Is there any way to apply accurate tension on the first 2 mains with only starting clamps & flying clamps on a no clamp stringing machines?

#1
Just wondering, how the stringers in past string the racquet at grand slams, using drop weight or crank to deliver string job as precise as possible.
 

struggle

Hall of Fame
#2
Well, they've been using fixed clamps for a LONG time. The Ektelon/Prince has been around for ages
and I'm sure the big boys have been using fancier machines for a few decades at least.

If you mean back.....WAY back, ......there are plenty of methods to start and string with floating clamps/
starting clamps (I'll admit, I haven't done it in 30+ years so i'd have to cipher through it again).
 
#3
Well, they've been using fixed clamps for a LONG time. The Ektelon/Prince has been around for ages
and I'm sure the big boys have been using fancier machines for a few decades at least.

If you mean back.....WAY back, ......there are plenty of methods to start and string with floating clamps/
starting clamps (I'll admit, I haven't done it in 30+ years so i'd have to cipher through it again).
Yup, I am just very curious to know how they start stringing the crosses (1 piece(aka 2 knots))

I learnt how to string a racquet(fixed clamp) from a mentor, but know nuts about stringing a racquet with floaties.
My jaws dropped when they ( YouTube videos) pull the first and second cross (or mains) simultaneously. I mean.. What?
Wouldn't the first two crosses(or mains) be of a lower tension as compared to the 3rd, 4th, 5th cross?

Of course, drop weights (fixed clamps) will not have such problems... Ha.

So I mean.. If Rod Laver asked for 65lbs tension for his AO open 1960 championship match, how does the stringer ensure every strand of string was pulled at 65lbs before clamping?
 
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#4
50 years ago when I first started stringing I used a Serrano machine, a fixed clamp peddle operated automatic drop weight. That machine was an old machine when I bought it in 1968. I still have that machine and it is still very accurate machine.I few years back I put a digital scale on it and it still pulled very accurate. I never got the update to handle the larger frames of today, but it did the job on the wooden racquets, and the T 2000 racquets that we're very popular back then.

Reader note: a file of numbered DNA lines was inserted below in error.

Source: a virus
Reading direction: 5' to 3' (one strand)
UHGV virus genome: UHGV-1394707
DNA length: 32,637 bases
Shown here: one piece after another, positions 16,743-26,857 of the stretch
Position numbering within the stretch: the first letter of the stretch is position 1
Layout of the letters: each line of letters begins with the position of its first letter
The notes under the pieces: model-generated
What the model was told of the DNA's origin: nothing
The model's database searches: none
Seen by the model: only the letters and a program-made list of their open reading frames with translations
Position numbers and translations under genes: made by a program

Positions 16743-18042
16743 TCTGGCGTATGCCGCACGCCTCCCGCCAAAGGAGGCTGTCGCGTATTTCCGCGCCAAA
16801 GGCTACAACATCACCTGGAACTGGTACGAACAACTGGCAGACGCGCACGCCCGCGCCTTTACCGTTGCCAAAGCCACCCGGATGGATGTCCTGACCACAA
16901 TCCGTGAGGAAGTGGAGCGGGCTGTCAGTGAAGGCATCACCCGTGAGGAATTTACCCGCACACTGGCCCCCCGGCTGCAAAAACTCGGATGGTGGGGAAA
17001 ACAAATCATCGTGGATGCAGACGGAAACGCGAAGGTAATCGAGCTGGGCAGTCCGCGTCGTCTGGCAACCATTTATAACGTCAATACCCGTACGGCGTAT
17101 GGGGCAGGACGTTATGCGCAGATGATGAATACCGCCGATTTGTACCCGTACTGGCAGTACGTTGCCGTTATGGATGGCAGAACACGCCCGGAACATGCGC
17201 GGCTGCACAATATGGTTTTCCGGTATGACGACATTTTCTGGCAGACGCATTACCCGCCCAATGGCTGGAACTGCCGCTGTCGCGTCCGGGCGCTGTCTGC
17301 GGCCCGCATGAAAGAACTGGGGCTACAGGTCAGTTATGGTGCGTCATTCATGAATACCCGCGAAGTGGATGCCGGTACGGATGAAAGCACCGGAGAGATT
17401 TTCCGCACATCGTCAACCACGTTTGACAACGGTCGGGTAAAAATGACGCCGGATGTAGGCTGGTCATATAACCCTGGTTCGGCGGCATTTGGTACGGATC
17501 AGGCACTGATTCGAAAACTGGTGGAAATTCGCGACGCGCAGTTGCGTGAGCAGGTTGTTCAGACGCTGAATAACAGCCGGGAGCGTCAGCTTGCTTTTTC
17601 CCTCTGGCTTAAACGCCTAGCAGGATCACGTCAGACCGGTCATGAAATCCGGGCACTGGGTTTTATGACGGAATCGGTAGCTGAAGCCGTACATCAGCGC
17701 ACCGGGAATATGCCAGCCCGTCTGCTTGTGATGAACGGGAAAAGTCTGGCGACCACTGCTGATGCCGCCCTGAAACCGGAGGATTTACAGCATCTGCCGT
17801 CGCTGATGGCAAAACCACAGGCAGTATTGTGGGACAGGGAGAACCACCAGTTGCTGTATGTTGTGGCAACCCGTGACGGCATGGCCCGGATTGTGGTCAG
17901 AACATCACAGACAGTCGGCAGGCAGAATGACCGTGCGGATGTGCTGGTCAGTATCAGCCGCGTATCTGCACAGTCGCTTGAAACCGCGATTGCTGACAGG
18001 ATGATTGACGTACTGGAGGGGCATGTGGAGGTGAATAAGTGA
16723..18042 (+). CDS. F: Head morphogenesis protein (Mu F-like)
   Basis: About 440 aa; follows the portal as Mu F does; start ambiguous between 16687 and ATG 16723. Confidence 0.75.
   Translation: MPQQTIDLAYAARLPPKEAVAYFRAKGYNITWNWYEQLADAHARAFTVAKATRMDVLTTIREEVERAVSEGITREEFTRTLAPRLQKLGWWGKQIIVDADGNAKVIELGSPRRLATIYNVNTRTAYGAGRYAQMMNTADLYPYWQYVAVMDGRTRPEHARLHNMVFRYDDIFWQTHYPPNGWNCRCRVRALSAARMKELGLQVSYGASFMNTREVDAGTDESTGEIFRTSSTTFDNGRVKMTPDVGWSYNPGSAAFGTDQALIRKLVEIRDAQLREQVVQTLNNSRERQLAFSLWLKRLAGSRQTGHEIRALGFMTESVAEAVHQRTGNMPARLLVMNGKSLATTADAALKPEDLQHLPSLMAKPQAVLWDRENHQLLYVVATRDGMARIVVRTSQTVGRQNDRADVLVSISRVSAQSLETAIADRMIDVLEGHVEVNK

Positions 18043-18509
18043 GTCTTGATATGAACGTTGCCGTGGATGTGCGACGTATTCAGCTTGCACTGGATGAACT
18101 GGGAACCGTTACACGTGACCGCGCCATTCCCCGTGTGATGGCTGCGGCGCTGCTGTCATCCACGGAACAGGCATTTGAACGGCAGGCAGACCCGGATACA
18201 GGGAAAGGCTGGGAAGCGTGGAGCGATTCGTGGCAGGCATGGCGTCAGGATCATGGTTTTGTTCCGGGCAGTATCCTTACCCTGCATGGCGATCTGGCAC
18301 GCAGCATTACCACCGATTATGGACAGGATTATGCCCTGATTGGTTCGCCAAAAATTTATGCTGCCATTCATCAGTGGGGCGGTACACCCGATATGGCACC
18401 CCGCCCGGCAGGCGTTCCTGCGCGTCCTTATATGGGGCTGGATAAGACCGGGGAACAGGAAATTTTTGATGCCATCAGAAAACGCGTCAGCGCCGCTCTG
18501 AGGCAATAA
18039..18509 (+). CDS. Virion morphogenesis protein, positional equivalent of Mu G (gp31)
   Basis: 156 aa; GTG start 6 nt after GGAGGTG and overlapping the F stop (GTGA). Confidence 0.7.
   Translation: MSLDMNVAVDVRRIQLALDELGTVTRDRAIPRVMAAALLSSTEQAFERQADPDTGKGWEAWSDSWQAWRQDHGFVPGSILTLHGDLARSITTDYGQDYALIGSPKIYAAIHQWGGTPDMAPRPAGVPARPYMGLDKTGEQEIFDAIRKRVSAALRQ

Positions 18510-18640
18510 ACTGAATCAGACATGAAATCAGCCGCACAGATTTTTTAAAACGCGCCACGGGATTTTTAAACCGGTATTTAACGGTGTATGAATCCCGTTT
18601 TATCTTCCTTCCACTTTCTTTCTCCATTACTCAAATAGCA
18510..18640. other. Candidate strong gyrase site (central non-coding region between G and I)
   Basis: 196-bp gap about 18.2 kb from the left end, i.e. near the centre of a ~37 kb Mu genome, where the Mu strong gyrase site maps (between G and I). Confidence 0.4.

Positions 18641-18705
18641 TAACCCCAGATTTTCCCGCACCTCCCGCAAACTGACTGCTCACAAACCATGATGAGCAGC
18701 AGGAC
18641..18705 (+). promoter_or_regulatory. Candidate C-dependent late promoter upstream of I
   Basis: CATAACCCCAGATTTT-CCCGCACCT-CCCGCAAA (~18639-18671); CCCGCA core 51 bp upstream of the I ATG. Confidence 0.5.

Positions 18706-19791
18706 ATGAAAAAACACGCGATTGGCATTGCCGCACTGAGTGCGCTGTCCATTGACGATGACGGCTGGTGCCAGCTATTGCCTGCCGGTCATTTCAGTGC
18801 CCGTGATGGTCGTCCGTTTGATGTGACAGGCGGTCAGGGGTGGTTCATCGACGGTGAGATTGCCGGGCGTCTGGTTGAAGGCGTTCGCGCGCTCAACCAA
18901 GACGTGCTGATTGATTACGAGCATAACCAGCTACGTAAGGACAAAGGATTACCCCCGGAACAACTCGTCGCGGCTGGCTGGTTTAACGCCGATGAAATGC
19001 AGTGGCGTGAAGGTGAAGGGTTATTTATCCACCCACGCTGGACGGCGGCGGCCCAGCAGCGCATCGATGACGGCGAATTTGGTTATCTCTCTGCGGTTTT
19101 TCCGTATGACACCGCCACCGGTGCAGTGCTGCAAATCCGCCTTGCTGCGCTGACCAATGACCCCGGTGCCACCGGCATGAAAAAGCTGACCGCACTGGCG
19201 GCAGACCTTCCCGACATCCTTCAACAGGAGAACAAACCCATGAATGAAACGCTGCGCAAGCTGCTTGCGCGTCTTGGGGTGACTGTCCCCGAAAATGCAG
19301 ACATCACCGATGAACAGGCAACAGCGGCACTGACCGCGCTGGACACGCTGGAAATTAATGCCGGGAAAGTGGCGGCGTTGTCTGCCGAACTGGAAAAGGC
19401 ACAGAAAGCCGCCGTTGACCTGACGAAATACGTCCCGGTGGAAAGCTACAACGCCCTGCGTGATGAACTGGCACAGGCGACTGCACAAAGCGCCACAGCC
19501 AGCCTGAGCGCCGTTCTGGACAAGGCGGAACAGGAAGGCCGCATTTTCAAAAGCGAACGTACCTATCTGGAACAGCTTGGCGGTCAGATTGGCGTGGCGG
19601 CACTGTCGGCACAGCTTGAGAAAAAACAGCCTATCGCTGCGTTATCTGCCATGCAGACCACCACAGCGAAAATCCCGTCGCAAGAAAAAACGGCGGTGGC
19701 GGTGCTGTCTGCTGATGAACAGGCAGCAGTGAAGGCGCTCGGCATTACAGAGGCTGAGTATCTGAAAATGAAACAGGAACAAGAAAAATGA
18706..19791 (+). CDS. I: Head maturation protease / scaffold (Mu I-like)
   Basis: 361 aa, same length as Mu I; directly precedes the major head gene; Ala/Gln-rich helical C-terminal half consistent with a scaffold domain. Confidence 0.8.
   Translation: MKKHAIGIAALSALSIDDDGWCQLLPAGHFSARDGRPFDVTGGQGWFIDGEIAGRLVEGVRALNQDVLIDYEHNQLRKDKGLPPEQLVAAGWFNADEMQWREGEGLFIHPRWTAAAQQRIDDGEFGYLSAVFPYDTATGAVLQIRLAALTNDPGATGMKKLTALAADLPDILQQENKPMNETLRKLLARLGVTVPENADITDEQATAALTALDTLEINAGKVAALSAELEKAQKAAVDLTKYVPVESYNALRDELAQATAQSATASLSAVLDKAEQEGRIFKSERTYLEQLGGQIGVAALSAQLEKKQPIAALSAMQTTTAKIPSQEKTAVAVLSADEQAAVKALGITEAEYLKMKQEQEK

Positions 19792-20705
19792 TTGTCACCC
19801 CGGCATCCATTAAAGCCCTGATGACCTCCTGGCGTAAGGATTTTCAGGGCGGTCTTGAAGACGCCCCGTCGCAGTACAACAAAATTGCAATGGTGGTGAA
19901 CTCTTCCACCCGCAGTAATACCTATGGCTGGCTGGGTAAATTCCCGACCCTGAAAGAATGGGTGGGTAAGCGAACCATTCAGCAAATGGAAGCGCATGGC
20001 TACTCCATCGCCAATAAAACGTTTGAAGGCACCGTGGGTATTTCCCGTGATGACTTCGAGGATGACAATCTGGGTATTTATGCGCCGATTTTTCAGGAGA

That machine was probably made in the 1930's to 1940's I would estimate,and fixed clamps glide bar machine , accurate pulling and basics of stringing is very similar to today.
That old timer that solde that machine back then also had a machine that just had a clamping table that held the racquet and a large wooden dowel and he told me that when he was young he started stringing he used that dowel to hand pull tension and then stick an awl in the hole to maintain tension, said he could hand pull whatever tension was asked for and he said he could pull very accurate. So things we're very simple back then

BTW cranks did not come out till the 1970's.
In 1934 Edmund Serrano invented his machine according to Tennis Machines. From the looks of mine, I have one of the first ones.
 
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#5
If you hunt arround, there is a video on youtube of an old stringer, using and showing how he strung the wood rakets using the "hand dowels",,, it was nice to see...
 

Kevo

Hall of Fame
#7
The starting pin was quite helpful when I first started stringing with a klippermate. You could easily create one with a length of string and a nice fat knot. If I were still using floating clamps and didn't have the pin I would probably do that actually.
 
#8
Yup, I am just very curious to know how they start stringing the crosses (1 piece(aka 2 knots))

I learnt how to string a racquet(fixed clamp) from a mentor, but know nuts about stringing a racquet with floaties.
My jaws dropped when they ( YouTube videos) pull the first and second cross (or mains) simultaneously. I mean.. What?
Wouldn't the first two crosses(or mains) be of a lower tension as compared to the 3rd, 4th, 5th cross?

Of course, drop weights (fixed clamps) will not have such problems... Ha.